Day Magee's new EP 'Cure' is a worthy contender for the soundtrack of your next break-up or breakdown

Day Magee's Debut EP Cure has been released today and packs a huge, theatric, melancholic punch in its three tracks.

Day Magee Cure Still from video for track Adore

Day Magee, the genderqueer multi-hyphenate artist who starred on the cover of GCN’s 2019 Pride issue has a body of work including performance and visual art, poetry and now… music. The video for their debut song Oakdene Avenue premiered on GCN just before Halloween; a distorted, horror-inspired piece in which Day channels Nosferatu and Kate Bush. Debut EP Cure has been released today and packs a huge, theatric, melancholic punch in its three tracks.

Day’s artistry has always been dark. They spent a significant part of their adolescence in an almost cultish, speaking-in-tongues form of Evangelical Christian faith wherein their coming-out was met with an exorcism being performed on them. Day has been exorcising their own demons through art for years. Previous works have explored shame, trauma, grief, loneliness, substance abuse, BDSM and their experience with chronic pain illness. Distinctly queer in outcome no matter what form of expression they turn their hand to, the lasting influence of internalised homophobia, gender dysphoria and self-destructive tendencies is omnipresent in Day’s oeuvre.

Across Cure, Day never strays far from this familiar darkness. The sweeping, synth-heavy soundscapes (courtesy of producer Darragh Purcell) provide the perfect, ethereal tonality for Day to bare a lovelorn, downbeat soulfulness. Amongst others, Day notes their primary musical influences as Suede, Enya and Lana Del Rey. Purcell’s production indeed recalls Jack Antonoff’s intricate, dreamy instrumentation on ‘Norman Fucking Rockwell!’. Vocally, Day is all theatre, swaying between a restrained, precise delivery and a smooth, weighty baritone. There’s a feel of Pet Shop Boys, a touch of the late Pete Burns, a splash of fellow Irish artist The Late David Turpin and an unmistakable reminiscence of Depeche Mode.

On opener ‘Adore’, a gloriously ominous intro with nightfall metaphor motif and threatening intonation builds to a gentle, sensuous chorus that captures a longing and desire bordering on unhealthy infatuation: “You’re not the only one that your lungs breathe for, I keep on wanting more, I adore you” laments Day, knowingly name-checking Luca Guadagnino’s massively popular film adaptation of Andre Aciman’s novel Call Me By Your Name, itself a meditation on an intense queer love and heartbreak.

Each song on Cure has been developed from lyrics written almost six years ago, about a passionate and ultimately doomed long-distance relationship Day found themself in while in the process of socially and quasi-medically transitioning from assigned-male-at-birth to female. It’s a complicated memory for Day, who has since chosen to personally reject gender and identifies as genderqueer/gender-fluid. It took the trapped boredom of lockdown to prompt Day (an incredibly voracious prolific maker) to revisit these lyrics, and in partnership with Purcell, turn old pain into something very new.

Though time has healed the particular wound left by the subject of the songs, the emotive strength conveyed within them has not waned. Second track – ‘Oakdene Avenue’ – named after the street in Bristol where Day’s ex resided – is a stirring expression of rage, confusion and regret with a powerful, haunting chorus bookmarked by a driving distorted guitar riff. The lyric “being in love is so cruel” rings universally true, and the manic staccato synth on the outro conjures a church-organ atmosphere that perfectly fits with the lavish, soaring harmonies.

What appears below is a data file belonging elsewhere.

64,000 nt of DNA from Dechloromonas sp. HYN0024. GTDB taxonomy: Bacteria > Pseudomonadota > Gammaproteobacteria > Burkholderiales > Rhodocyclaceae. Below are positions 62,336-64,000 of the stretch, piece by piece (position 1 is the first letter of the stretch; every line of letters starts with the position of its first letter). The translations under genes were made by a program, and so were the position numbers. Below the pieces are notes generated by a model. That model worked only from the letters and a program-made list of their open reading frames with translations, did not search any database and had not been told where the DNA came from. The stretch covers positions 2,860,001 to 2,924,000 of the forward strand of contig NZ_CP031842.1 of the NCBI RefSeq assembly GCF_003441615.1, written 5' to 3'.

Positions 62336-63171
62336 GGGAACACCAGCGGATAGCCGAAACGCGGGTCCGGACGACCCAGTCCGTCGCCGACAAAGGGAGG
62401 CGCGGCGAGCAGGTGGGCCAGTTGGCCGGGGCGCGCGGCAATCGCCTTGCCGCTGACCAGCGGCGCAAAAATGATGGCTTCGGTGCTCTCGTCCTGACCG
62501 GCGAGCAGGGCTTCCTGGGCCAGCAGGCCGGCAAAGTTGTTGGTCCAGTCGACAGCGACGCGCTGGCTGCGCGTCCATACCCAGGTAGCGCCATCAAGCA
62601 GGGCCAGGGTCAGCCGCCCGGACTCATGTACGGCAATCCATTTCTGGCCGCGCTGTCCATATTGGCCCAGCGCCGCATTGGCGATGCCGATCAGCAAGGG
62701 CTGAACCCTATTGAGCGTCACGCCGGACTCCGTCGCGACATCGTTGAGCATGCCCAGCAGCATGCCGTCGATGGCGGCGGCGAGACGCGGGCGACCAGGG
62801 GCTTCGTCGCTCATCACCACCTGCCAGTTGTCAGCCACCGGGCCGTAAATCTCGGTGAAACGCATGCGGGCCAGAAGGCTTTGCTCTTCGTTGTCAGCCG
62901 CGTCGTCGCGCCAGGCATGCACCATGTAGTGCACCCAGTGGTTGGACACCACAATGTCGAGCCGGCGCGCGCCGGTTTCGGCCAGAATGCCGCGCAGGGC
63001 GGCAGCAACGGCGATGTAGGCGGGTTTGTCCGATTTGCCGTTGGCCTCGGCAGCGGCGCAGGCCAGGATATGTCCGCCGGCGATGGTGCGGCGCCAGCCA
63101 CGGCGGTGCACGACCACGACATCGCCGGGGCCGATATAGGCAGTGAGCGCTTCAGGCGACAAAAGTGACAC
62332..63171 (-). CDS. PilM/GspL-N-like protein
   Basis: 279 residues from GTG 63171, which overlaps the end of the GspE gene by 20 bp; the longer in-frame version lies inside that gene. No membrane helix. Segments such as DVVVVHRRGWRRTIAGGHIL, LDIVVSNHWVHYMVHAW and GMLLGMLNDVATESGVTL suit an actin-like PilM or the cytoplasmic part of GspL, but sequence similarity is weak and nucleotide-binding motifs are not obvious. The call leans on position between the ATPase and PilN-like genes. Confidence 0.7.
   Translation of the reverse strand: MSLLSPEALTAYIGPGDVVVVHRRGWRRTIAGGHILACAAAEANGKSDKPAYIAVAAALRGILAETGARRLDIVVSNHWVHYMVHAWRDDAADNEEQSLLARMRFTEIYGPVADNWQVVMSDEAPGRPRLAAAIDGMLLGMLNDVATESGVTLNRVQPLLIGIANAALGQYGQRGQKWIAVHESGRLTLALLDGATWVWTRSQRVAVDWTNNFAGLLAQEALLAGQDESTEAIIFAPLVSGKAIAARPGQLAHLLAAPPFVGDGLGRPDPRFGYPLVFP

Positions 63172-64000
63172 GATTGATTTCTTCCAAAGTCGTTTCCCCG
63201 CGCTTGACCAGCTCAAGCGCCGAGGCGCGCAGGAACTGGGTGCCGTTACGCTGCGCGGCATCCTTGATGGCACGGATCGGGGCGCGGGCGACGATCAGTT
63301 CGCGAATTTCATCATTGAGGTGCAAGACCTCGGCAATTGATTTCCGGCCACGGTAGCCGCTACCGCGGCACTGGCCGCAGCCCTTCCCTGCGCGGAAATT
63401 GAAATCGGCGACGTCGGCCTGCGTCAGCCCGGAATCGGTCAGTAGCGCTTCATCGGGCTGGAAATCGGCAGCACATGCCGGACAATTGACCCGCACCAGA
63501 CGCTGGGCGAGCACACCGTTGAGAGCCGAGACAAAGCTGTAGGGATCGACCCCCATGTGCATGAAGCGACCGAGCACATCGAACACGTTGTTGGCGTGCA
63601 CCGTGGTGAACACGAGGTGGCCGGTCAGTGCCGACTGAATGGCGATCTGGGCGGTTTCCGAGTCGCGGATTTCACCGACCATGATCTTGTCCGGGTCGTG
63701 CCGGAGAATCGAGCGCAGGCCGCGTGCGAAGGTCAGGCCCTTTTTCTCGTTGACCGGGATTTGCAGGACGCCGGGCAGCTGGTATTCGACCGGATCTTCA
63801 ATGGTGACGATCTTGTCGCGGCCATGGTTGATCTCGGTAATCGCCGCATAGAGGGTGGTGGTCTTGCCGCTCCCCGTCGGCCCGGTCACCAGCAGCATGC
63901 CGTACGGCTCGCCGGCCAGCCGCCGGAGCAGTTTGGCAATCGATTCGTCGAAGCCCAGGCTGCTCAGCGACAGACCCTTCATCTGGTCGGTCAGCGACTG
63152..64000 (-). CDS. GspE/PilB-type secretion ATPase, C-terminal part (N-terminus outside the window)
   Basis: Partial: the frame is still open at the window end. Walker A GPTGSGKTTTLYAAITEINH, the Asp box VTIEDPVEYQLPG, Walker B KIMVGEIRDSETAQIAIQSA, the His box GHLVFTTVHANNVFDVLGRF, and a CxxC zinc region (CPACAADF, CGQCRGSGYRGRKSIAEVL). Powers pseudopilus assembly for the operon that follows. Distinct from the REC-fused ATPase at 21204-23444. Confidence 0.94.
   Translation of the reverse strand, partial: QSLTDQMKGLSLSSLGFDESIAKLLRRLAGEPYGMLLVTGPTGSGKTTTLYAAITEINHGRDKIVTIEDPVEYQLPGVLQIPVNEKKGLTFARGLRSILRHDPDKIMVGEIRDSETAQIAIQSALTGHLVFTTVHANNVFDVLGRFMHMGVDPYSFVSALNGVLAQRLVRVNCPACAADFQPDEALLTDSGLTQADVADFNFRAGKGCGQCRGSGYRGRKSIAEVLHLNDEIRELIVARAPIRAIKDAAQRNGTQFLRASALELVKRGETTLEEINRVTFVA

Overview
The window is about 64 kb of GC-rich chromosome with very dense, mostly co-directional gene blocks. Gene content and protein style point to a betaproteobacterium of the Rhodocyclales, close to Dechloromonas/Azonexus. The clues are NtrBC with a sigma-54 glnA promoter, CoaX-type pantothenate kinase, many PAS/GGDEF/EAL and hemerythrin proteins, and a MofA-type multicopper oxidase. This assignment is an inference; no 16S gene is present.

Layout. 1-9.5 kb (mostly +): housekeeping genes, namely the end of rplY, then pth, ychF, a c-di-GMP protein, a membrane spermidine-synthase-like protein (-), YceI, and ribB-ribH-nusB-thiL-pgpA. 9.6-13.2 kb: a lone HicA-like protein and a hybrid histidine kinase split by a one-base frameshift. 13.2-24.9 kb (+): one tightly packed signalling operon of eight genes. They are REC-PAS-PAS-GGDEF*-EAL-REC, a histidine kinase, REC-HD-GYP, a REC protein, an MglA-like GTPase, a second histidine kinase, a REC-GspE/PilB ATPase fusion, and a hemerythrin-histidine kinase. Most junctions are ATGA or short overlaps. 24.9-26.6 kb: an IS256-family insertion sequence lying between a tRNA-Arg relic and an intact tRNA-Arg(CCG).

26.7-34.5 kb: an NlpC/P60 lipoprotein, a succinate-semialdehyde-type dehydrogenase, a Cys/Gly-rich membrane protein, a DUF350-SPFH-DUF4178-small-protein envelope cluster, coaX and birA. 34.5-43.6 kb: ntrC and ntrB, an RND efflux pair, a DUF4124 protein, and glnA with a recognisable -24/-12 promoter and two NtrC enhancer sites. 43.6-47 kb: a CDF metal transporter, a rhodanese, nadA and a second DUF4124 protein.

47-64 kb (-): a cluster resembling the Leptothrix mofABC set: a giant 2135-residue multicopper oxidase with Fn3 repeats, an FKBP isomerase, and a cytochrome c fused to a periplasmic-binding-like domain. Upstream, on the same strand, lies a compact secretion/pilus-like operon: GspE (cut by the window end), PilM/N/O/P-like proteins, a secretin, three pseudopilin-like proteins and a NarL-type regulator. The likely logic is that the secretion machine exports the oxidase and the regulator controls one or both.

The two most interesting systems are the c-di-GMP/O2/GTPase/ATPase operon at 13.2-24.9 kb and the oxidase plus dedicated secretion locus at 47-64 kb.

The work in performance and visual arts that Day – by now a fixture on Ireland’s art scene – has accomplished so far has always been informed by a fixation on the shame and trauma inherent within what they term as “the queer sick body”. Relating this not only to their own struggles enduring a chronic pain disorder but also to the complex connotations around HIV and the perceived danger of being queer, third and final track ‘Unprotected’ is perhaps the most thematically adherent to the pre-music niche Day has carved for themselves. A mournful ode to an all-consuming, drinking, smoking, reckless love-no-longer, the reprise calls out desperately: “unprotected, I’m infected, won’t you cure me with your love?”. To say this is tongue-in-cheek would be lacking. No, this is tongue-out.

The stark, affecting sadness masterfully evoked in the beautiful, unflinchingly honest debut Cure is likely incurable. Take it as a promise that this EP is a worthy contender for the soundtrack of your next break-up or breakdown.

The shift towards a healthy dose of depression in recent mainstream pop music has perhaps been best exemplified by the break-out success of Billie Eilish, though the list of preceding musicians who may never have gotten much traction is lengthy. Day has entered into a long-standing tradition of singing about love bad and sad that has made contemporary (albeit slightly askew from much spotlight or daylight) stars of acts like Garbage, Lana Del Rey and Sky Ferreira. Day tells the story of their first ever live performance as a spectacle involving copious blood and a real sheep’s heart being launched into the audience. It’s unfortunate that life in a pandemic means we won’t be seeing Day perform their music live any time soon but when they can, be warned… There’s a chance Day Magee just might sell-out a venue. There will be blood.

Cure by Day Magee is out now on Spotify.

© 2020 GCN (Gay Community News). All rights reserved.

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